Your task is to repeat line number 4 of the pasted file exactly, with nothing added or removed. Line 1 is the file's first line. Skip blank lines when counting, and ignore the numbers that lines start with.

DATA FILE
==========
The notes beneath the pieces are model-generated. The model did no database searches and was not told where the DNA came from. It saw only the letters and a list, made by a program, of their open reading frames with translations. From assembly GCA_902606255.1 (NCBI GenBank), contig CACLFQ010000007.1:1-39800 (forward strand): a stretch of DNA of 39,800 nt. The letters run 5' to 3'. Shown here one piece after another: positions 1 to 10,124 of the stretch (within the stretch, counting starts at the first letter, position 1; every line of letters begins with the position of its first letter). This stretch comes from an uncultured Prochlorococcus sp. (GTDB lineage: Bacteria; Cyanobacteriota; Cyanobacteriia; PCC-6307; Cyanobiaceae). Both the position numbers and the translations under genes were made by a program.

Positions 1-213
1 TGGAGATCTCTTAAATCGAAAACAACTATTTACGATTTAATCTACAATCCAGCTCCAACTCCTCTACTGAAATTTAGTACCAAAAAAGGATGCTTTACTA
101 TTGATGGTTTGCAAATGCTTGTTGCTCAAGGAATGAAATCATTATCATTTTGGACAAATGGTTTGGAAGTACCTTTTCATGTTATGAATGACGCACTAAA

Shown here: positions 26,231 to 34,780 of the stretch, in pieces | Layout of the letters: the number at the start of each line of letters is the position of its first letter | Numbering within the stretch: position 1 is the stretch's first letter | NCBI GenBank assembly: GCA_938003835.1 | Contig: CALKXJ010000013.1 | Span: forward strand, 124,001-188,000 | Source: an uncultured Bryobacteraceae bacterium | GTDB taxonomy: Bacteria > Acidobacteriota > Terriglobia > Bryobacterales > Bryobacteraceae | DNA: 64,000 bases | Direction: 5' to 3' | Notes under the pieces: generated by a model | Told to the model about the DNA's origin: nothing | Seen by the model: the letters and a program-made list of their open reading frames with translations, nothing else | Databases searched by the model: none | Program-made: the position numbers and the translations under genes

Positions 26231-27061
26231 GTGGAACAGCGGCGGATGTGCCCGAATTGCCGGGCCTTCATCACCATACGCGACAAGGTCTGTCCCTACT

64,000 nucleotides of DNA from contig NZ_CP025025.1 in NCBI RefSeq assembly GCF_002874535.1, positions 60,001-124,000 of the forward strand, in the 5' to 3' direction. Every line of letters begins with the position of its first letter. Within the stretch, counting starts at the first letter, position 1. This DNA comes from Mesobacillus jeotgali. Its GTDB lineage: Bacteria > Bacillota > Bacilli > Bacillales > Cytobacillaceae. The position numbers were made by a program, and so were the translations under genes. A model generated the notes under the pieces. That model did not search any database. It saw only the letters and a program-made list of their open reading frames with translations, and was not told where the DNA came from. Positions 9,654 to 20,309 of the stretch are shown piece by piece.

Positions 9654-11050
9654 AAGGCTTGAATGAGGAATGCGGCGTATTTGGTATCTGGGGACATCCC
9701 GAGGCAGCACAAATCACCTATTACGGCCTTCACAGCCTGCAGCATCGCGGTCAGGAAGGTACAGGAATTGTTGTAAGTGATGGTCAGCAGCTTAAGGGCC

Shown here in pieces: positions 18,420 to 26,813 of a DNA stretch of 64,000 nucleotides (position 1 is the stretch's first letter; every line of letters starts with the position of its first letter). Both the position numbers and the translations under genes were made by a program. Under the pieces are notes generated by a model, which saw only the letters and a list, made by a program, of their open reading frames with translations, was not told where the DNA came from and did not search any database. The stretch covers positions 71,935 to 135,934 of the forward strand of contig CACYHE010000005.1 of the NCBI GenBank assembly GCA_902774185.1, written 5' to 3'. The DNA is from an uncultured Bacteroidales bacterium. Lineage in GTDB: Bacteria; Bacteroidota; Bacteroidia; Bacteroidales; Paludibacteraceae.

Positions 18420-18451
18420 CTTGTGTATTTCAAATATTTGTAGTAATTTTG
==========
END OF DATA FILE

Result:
101 TTGATGGTTTGCAAATGCTTGTTGCTCAAGGAATGAAATCATTATCATTTTGGACAAATGGTTTGGAAGTACCTTTTCATGTTATGAATGACGCACTAAA